Outside the realm of the known Universe lies another dimensional space known as ‘The Warp’ which houses the Realms of Chaos – a turbulent place fuelled by the Physic energy of the sentient life in the core realm. Here live Daemonic creatures, led by the Gods of Chaos, who feed off negative psychic energy and seek to convert beings into their worship to strengthen their existence and foothold in the Universe.
The Death Guard in the Campaign Box are a group of ex-Space Marine worshippers of the Chaos God Nurgle, who have betrayed the Empire and been seduced by the power of Chaos.
They are slow going but hard to kill and prefer a good, close combat melee. Their Chaos God is the Lord of Disease & Pestilence, so it’ll be interesting how these factors are acknowledged in their cards.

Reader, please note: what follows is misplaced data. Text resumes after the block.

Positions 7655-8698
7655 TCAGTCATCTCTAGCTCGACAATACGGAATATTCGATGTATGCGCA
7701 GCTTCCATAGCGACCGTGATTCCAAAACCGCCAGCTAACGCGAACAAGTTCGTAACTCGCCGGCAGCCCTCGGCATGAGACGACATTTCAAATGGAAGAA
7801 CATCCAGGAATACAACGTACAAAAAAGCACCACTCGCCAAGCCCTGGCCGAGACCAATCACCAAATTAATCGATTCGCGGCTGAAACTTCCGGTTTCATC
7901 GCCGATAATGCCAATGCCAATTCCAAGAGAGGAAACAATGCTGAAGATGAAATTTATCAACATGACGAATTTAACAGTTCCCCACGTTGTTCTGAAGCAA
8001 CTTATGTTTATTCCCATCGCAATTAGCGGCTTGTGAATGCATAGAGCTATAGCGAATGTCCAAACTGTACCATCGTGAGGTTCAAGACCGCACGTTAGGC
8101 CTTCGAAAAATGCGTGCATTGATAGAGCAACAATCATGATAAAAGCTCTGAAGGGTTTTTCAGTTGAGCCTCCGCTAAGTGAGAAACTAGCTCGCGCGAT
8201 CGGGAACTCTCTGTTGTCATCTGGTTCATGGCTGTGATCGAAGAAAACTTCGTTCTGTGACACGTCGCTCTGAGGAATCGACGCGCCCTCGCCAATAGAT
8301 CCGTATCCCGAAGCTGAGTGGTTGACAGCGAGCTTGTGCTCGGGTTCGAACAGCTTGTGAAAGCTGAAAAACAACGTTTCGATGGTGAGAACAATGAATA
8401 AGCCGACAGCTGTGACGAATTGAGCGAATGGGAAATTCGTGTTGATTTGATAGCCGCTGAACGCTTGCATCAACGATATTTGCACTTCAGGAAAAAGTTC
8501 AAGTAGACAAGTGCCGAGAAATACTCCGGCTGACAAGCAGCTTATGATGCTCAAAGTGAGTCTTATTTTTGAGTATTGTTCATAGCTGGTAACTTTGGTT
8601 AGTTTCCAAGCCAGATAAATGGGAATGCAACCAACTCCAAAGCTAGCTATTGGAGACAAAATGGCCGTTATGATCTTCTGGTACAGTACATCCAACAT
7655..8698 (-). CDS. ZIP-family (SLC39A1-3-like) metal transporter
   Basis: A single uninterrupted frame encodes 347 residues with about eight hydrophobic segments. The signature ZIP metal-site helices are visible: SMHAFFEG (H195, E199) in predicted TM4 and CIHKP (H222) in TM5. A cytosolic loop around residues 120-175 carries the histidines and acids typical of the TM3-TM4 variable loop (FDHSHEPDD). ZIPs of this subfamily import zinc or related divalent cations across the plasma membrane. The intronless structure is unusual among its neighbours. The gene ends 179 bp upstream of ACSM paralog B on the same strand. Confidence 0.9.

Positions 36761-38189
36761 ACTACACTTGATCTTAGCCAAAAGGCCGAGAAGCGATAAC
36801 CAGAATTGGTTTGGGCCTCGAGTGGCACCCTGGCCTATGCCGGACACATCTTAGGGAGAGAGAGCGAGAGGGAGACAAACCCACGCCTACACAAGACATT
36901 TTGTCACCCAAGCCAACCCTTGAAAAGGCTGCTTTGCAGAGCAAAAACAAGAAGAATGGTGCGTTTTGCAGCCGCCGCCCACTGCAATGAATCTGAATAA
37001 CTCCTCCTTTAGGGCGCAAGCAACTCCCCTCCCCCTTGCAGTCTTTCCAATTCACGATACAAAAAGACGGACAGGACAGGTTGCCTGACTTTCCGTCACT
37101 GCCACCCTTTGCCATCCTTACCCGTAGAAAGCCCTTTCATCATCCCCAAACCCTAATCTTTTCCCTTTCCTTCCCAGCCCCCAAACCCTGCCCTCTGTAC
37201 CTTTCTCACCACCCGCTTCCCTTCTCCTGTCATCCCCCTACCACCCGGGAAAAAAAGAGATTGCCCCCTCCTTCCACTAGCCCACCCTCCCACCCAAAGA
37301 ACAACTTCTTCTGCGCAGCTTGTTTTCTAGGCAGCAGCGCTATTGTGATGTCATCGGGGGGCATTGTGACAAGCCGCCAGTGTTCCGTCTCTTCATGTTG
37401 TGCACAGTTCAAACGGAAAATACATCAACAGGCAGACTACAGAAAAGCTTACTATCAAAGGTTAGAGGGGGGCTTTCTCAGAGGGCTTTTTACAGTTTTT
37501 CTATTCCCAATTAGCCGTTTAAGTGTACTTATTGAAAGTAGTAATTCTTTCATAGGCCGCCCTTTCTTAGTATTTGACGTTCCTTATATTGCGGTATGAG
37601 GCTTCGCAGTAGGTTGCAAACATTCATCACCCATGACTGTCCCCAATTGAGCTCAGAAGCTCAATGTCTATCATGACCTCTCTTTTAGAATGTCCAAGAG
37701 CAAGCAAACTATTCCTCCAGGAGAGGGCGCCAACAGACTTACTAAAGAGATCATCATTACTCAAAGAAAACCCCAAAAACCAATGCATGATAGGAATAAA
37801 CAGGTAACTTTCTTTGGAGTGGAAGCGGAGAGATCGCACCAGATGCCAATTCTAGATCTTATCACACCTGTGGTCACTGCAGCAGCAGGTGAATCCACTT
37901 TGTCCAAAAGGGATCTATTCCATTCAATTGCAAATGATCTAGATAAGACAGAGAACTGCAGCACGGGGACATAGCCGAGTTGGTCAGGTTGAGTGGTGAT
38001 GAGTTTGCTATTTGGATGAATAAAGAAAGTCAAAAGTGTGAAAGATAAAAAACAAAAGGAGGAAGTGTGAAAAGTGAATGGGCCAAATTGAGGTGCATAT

Here’s some other factions from the Warhammer 40,000 universe that aren’t in any of the products yet, but we could we’ll see in the future…
The Imperial Guard are another fighting force in the Human Imperium. Unlike the Space Marines they are not genetically enhanced or use power armour – they are more traditional army composed of ordinary men & women who have signed up to protect humanity against its enemies.
There are light & heavy infantry units, cavalry, armoured divisions and support functions that make up an Imperial Guard force and if they ever make a team pack I’d anticipate some tribal benefits type of gameplay Element to these guys. (Ie providing stat bumps to one another)
Like the Orks, The Eldar are Games Workshop’s Sci Fi twist on the traditional fantasy Elf. They live in enormous “Craftworlds”; giant space craft that have replaced their home World since it became uninhabitable.